When he was a little boy, Dani Iglesias used to spend hours doing handicrafts: from cross-stitching bracelets to sewing and even crocheting. Originally from the Costa Brava town of Blanes, at 12 years old, he used to mount fishing hooks. Each line had 250 knots, so he had to make the same knot 250 times. His wife’s family owned an espadrille business, which was his first contact with natural fibres. As the business became more industrialised, Dani chose to go in the opposite direction, working more and more with his hands, and baskets were a natural continuation. He felt at ease with plant fibres, and soon started to make various types of baskets. “I have the feeling I’ve made baskets all my life. After mastering the art of Catalan basket weaving, I’ve learnt techniques from Japan, Hungary, and other countries. The trade is disappearing, it’s hard to make a living and I have to do other things as well to support my family. For me it’s an escape, when I sit down and make baskets I forget everything. I consider myself half artisan, half artist”, Dani says, while showing us the objects he uses most in his craft.
1. Weaver’s knife. I have a great love for tools, I value them andy appreciate anything that is made by hand.
2. Scissors, used for ‘picking off’ or trimming any unwanted ends of willow once the basket is finished. Very important, I use them a lot.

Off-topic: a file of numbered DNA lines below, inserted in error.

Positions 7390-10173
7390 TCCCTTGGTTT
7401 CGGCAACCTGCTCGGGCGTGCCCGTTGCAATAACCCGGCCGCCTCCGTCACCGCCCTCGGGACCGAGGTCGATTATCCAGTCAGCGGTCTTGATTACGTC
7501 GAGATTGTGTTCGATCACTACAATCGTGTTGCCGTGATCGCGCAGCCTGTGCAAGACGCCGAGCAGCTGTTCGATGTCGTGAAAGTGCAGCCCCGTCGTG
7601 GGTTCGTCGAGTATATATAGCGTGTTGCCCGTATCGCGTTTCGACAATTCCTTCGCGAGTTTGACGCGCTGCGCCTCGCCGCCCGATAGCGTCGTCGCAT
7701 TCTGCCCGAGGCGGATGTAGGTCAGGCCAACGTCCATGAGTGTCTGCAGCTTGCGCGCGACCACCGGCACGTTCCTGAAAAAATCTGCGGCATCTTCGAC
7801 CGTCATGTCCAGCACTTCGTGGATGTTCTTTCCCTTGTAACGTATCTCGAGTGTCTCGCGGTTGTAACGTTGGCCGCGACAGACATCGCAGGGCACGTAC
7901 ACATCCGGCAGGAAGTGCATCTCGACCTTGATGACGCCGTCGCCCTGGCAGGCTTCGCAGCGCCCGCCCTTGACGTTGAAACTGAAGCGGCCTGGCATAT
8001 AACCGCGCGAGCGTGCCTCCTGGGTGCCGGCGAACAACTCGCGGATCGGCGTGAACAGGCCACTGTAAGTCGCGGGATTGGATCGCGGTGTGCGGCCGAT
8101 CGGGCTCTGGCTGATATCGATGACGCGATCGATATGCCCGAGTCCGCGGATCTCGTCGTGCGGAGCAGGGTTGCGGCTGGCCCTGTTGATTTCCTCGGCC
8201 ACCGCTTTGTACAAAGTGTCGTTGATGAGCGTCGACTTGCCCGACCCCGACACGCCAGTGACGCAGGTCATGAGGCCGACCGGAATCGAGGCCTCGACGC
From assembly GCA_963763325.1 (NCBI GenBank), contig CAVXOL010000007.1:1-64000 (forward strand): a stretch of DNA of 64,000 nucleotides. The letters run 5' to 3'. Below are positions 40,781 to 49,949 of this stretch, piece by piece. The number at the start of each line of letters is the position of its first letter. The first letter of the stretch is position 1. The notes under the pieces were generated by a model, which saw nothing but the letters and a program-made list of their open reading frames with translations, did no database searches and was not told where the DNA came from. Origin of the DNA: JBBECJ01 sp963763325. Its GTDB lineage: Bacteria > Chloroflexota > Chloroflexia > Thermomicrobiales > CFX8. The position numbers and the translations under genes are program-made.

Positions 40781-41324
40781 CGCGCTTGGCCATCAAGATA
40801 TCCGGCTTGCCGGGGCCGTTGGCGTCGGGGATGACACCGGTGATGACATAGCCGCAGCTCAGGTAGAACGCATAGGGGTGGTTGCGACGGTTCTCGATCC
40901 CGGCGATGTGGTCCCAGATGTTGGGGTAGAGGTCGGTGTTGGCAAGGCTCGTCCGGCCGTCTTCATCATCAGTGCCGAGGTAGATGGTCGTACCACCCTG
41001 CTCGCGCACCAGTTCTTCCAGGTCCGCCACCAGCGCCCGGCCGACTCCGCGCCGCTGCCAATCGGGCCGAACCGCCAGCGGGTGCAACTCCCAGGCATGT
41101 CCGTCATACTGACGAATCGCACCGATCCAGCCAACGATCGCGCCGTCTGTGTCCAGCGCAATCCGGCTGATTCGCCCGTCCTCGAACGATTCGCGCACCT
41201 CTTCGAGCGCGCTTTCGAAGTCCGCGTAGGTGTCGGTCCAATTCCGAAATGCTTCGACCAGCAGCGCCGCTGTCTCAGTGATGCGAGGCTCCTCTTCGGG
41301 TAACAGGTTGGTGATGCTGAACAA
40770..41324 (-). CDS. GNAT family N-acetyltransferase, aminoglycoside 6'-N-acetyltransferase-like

3. Canal. A very typical tool for weaving. A long, strong piece used at the end, to help everything stay together, to round it all off.
4. Cleave. A tool, generally wooden, used for splitting willow into three or four down the length of the rod. Mine is a piece of wood, made by a friend of mine who makes bows for violins - it’s made of box wood.
5. Prickler balls, now a popular rattle for children, was originally used as a foot-volley ball in Thailand and Myanmar. It has been adopted by the Montessori and Waldorf schools as a learning tool.
6. Bodkins, a tool like a screwdriver with a pointed end, used to pierce the basket, inserting a piece or making space.
7. Podalls. Used to cut, trim or debranch the materials used for making baskets.
8. Wicker. It comes from the different types of willow (salix), and is the most common material used in basketmaking. There are many types of plant fibres, but this is the most used all across Europe.
9. Canes. Scientifically known as arundo donax, or giant cane, it is one of the several so-called reed species. It grows in damp soils all across our countryside.
10. Chair with seat of bulrush (wild corndog, Typha), a kind of reed. The rushes are harvested and the leaves are dried for later use in chair seats. It is very common in our houses, but becoming less and less used.
11. Mushroom basket, the most representative piece in Catalan basketmaking, the most popular and most used of all..
12. Cove. It used to be used to measure everything - vegetables, food, coal, etc. - as not everyone had scales.
13. Cofa, A round basket, used by fishermen to clean and store fish.